In Corporate Social Responsibility in Nigeria: western mimicry or indigenous practices. An interview states that it is necessary mainly to remind the companies which make huge profits from Nigeria that their customers are not only economic clients but social beings with social needs which can be enhanced by the corporate social responsibility activities. While this comes across as a reasonable expectation, it will be worthwhile to situate it within the context offered by the Nigerian corporate governance framework for such social orientations. Unfortunately, this will be hard to achieve as long as the institutional framework places more emphasis on firms as private actors, with private rights mainly embedded in contracts (license of operation), and less emphasis on firms as fabrics of the society with the purpose of providing some social benefits (i.e. employment, productivity, economic growth, sustainability, etc) (Fannon, 2003).
The article "An assessment of the impact of corporate social responsibility on Nigerian society", discusses the revisit of Carroll's CSR pyramid from a Nigerian perspective, stating that in Nigeria, economic responsibility still get the most emphasis while philanthropy is given second highest priority, followed by legal and then ethical responsibilities. According to the report of (Pedersen and Huniche, 2006) below are the reasons for this:
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Firstly, the socio-economic needs of the Nigeria societies in which companies operate are so huge that philanthropy has become an expected norm. Companies also understand that they cannot succeed in societies that fail.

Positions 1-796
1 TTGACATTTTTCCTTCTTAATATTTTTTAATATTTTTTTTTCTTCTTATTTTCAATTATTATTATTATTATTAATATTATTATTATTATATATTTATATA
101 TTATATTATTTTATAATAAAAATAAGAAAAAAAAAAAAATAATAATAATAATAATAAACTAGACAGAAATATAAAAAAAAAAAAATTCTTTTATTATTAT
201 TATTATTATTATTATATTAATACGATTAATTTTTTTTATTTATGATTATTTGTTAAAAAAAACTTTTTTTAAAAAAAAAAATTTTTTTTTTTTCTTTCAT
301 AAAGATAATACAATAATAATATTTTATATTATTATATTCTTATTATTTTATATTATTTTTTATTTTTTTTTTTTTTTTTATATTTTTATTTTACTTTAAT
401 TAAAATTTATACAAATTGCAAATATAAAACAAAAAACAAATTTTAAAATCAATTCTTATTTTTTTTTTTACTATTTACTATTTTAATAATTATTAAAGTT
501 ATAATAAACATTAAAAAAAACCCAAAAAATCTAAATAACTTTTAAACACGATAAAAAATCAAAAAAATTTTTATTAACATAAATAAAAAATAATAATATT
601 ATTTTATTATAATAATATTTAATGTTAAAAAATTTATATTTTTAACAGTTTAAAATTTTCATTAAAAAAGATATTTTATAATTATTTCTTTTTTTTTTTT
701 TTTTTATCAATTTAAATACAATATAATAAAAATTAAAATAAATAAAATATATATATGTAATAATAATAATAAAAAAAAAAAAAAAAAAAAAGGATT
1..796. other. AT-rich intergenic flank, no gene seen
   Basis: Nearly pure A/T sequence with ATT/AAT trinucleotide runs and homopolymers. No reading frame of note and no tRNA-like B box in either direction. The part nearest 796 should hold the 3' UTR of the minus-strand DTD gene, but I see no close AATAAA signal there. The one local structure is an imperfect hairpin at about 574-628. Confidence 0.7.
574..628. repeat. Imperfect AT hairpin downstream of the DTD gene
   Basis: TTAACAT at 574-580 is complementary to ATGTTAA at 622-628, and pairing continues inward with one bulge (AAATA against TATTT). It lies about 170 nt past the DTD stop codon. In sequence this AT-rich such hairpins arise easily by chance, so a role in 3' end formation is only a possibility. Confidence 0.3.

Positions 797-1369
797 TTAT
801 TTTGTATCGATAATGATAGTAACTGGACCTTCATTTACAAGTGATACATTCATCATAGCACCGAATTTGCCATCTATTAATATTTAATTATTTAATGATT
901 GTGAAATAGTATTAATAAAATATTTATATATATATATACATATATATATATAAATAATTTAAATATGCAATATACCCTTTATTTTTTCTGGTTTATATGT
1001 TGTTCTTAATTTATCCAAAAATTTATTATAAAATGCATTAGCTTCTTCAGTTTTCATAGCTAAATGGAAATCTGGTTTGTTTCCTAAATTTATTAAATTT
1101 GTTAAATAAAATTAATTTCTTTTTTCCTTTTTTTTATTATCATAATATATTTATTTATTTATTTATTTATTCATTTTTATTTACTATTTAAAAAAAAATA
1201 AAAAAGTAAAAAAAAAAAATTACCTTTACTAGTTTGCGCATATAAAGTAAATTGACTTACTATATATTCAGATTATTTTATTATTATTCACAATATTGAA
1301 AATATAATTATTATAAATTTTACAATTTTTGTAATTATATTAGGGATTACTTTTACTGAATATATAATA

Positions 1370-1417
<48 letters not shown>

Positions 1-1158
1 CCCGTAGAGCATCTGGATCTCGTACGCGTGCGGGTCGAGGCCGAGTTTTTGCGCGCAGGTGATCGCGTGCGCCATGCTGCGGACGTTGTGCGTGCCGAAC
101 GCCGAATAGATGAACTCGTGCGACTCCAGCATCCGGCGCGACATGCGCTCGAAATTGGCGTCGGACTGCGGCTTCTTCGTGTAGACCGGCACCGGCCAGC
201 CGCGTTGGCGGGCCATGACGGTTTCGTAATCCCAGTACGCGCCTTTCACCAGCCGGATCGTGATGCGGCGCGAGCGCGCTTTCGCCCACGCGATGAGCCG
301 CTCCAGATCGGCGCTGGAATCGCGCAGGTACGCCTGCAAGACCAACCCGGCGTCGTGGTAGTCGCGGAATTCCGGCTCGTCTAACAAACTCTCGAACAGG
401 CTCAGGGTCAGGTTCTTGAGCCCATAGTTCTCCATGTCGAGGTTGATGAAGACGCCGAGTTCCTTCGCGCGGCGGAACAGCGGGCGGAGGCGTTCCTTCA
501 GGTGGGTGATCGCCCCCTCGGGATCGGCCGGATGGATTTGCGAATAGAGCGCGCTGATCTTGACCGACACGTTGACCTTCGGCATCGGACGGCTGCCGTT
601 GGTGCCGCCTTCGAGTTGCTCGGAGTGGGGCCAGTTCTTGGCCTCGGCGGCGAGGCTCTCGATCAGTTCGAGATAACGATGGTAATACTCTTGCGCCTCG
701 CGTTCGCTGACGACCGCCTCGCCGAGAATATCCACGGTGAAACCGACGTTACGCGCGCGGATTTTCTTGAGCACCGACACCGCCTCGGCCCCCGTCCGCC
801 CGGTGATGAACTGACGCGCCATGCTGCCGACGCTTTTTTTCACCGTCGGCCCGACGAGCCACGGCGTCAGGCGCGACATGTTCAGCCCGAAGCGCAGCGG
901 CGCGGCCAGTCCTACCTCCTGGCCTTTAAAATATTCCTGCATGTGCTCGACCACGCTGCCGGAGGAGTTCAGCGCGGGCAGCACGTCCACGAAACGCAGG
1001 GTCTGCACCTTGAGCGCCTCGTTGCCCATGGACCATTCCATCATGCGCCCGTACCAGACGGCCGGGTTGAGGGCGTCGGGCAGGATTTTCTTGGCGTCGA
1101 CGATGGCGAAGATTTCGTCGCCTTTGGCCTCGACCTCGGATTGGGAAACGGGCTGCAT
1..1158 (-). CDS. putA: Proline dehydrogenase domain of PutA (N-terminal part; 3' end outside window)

Secondly, many Nigerian societies have become dependent on foreign aid and there is an ingrained culture of philanthropy in Nigeria.
A third reason, according to the report, is that CSR is still at an early stage in Nigeria, sometimes even equating philanthropy.
It is important to stress that in Nigeria philanthropy is more than charitable giving. HIV/AIDS is an example where the response by business is essentially philanthropic but clearly in companies own economic interests. The low priority for legal responsibilities is, according to the study, not due to the fact that Nigeria companies ignore the law but the pressure for governance and CSR is not so immense. Ethical perspective seems to have the least influence on the CSR agenda. This is not to say that African businesses are unethical.
The article "Corporate Social Responsibility Practices in Mobile Tele-Communications Industry in Nigeria" again presents that many organizations in Nigeria are driven by the need to make more and more profits to the detriment of all the stakeholders. Some do not adequately respond to the needs of host communities, employees' welfare (cheap labour often preferred), environmental protection and community development. Research has shown that CSR can increase profitability, sustainability, integrity and reputation of any business that includes it in its policy. However CSR involves the commitment shown by companies to contribute to the economic development of a local community and the society at large. The adoption of CSR policy should not be driven or motivated by increased profit. Rather, giving back to the society that gave to the business first should be the motivating factor (Nkanga, 2007).
In "Corporate Social Responsibility and Profitability of Nigeria Banks", questions have been asked;
(a) Is there any relationship between Corporate Social Responsibility and Banks profitability? (b) What impact does Corporate Social Responsibility have on the bank's profitability?